Zanganeh approved efforts to begin laying the groundwork for the new body on Wednesday, according to Iran’s ISNA news agency.
Iran’s attempts to counter the embargo imposed by the UN, EU and US on Iran’s oil sector during the Ahmadinejad administration has become a controversial issue within Iranian politics.
It is widely-believed that the previous government launched a policy of selling oil via quasi-private sector brokers in various international markets, mostly in the south-east Asia.
Some figures close to former aides of ex-president Mahmoud Ahmadinejad have been named in Iranian media as Iran’s first ever oil tycoons. Babak Zanjani is the most infamous of the list, and is rumored to have made billions of dollars in proxy deals to sell Iran’s oil and import the hard currency earned in the deals back into the country.
The decision to create a new organization was welcomed by some members of the Iranian association of oil and gas products exporters. One member, Hamid Hosseini, said: “considering the current [sanctions] situation, the country should introduce new methods for selling oil and reform the old methods.”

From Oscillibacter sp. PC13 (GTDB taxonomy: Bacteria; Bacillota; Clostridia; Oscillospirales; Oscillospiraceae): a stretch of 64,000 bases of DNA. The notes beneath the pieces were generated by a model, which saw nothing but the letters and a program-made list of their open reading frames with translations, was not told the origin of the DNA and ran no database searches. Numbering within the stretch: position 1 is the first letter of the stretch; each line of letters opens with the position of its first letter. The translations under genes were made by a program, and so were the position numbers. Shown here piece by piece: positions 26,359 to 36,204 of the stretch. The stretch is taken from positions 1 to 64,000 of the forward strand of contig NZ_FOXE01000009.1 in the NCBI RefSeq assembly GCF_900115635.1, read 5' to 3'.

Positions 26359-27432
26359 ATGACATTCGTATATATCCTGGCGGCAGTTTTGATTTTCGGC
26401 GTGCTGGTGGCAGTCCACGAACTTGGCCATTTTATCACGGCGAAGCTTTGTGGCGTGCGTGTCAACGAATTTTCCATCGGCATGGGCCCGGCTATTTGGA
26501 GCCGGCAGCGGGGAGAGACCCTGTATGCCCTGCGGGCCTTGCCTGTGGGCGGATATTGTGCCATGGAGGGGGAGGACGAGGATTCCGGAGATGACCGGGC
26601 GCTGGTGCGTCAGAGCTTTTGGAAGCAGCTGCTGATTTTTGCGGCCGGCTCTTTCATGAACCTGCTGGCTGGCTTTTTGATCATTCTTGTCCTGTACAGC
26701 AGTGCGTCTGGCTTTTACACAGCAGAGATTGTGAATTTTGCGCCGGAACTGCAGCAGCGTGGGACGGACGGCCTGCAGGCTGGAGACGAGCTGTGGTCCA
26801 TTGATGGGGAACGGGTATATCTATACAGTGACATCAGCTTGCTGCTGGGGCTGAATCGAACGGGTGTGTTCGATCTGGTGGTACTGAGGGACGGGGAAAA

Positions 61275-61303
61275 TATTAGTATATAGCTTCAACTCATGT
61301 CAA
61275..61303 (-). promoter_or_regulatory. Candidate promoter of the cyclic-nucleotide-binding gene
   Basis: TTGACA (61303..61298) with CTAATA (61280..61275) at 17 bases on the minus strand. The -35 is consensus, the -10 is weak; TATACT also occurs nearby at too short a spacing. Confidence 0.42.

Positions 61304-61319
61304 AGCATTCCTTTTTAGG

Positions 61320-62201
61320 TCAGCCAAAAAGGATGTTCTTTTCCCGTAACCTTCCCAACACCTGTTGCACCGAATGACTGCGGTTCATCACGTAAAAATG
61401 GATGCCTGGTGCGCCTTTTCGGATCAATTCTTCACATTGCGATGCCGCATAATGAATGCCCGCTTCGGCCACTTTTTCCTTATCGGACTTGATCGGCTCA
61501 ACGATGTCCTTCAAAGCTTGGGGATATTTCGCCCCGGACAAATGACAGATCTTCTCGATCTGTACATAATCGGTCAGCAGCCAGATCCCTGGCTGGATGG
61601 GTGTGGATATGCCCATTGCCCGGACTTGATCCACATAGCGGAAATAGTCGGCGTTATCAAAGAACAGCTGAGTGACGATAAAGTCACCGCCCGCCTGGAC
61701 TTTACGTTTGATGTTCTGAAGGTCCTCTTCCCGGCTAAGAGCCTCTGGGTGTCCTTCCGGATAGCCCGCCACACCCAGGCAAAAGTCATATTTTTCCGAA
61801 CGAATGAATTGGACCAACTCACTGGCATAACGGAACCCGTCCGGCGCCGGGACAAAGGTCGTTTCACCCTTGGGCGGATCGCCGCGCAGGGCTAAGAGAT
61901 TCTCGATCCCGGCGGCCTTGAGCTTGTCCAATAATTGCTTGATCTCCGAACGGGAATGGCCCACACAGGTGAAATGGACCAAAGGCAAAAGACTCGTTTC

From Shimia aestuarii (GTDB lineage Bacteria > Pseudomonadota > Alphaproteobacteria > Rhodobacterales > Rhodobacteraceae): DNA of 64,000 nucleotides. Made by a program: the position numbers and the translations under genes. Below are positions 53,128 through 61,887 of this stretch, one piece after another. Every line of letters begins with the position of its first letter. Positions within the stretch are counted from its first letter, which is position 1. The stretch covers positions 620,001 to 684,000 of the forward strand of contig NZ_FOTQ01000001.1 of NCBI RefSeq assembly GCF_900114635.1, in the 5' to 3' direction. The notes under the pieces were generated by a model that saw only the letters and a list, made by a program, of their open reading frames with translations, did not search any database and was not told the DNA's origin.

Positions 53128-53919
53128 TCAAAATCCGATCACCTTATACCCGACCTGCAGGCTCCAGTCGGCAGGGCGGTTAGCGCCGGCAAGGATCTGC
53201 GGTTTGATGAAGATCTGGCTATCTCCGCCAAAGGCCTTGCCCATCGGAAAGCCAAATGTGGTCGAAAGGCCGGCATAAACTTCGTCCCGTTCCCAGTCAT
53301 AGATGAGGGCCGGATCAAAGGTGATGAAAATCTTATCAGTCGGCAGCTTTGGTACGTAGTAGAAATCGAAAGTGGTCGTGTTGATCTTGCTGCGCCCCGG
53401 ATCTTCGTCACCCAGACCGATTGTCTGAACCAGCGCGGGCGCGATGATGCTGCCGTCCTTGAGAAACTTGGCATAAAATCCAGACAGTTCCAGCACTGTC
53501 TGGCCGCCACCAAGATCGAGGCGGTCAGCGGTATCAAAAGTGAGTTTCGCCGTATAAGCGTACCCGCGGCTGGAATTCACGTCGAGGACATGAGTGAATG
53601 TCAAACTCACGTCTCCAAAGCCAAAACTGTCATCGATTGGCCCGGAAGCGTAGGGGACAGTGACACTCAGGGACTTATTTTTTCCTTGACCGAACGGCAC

He added that the new body, suggested earlier by oil minister, Bijan Zangeneh, “is to apply different procedures than the International Affairs Department at Iran’s National Oil Company, which currently holds the responsibility for selling Iran’s oil.”
“The oil minister has started preparations to establish the new organization, but we don’t know when the new body will actually be inaugurated,” Hosseini was quoted as saying by ISNA news agency.
According to ISNA news agency, “Zangeneh had mentioned re-establishing the bodies involved in selling Iran’s oil and the creation of a special organization to deal with the export of oil and petrochemical products in a scheme presented to Iranian parliament, before his candidacy was approved earlier this month.”
The Iranian move decision follows the passage of a bill to tighten sanctions on Iranian oil exports through the lower house of the US Congress in July.
The bill is designed to introduce measures to cut Iran’s oil exports by another one million barrels per day to near zero over the course of a year, in order to reduce the flow of funds to the country’s nuclear program.
According to Reuters, the vote also highlighted a growing divide between Congress and the Obama administration on Iran policy ahead of international talks on the nuclear program.
The Iranian government insists its nuclear project is purely for peaceful purposes, and has dismissed the new sanctions as ineffective and counterproductive in resolving outstanding issues between Iran and Western countries.
“We have no doubts that sanctions are a failed policy,” Iran’s foreign ministry spokesman, Abbas Araqchi, said on August 1, according to quotes published by the website of the state-run broadcaster IRIB.
“Sanctions and intensifying them . . . will only make the nuclear issue more complex and more difficult to resolve,” he added.